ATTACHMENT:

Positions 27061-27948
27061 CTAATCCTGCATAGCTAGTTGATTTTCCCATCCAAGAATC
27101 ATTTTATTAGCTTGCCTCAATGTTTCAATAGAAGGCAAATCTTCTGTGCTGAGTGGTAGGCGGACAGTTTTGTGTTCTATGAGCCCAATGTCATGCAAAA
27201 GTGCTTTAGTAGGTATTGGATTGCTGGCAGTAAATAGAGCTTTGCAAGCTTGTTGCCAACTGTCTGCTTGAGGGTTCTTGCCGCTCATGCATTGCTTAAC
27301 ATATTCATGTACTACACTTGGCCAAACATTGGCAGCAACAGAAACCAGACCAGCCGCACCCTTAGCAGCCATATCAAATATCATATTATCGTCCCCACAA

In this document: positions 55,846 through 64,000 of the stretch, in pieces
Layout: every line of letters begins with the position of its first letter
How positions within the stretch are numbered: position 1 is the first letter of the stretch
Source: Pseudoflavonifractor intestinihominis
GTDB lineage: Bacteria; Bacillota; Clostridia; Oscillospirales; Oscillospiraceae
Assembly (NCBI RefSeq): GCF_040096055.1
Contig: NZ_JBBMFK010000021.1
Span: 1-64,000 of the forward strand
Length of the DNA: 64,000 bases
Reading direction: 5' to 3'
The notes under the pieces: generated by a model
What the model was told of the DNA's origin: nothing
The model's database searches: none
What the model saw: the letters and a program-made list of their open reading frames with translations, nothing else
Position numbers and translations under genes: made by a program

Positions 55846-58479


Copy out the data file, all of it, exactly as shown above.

Positions 27061-27948
27061 CTAATCCTGCATAGCTAGTTGATTTTCCCATCCAAGAATC
27101 ATTTTATTAGCTTGCCTCAATGTTTCAATAGAAGGCAAATCTTCTGTGCTGAGTGGTAGGCGGACAGTTTTGTGTTCTATGAGCCCAATGTCATGCAAAA
27201 GTGCTTTAGTAGGTATTGGATTGCTGGCAGTAAATAGAGCTTTGCAAGCTTGTTGCCAACTGTCTGCTTGAGGGTTCTTGCCGCTCATGCATTGCTTAAC
27301 ATATTCATGTACTACACTTGGCCAAACATTGGCAGCAACAGAAACCAGACCAGCCGCACCCTTAGCAGCCATATCAAATATCATATTATCGTCCCCACAA

In this document: positions 55,846 through 64,000 of the stretch, in pieces
Layout: every line of letters begins with the position of its first letter
How positions within the stretch are numbered: position 1 is the first letter of the stretch
Source: Pseudoflavonifractor intestinihominis
GTDB lineage: Bacteria; Bacillota; Clostridia; Oscillospirales; Oscillospiraceae
Assembly (NCBI RefSeq): GCF_040096055.1
Contig: NZ_JBBMFK010000021.1
Span: 1-64,000 of the forward strand
Length of the DNA: 64,000 bases
Reading direction: 5' to 3'
The notes under the pieces: generated by a model
What the model was told of the DNA's origin: nothing
The model's database searches: none
What the model saw: the letters and a program-made list of their open reading frames with translations, nothing else
Position numbers and translations under genes: made by a program

Positions 55846-58479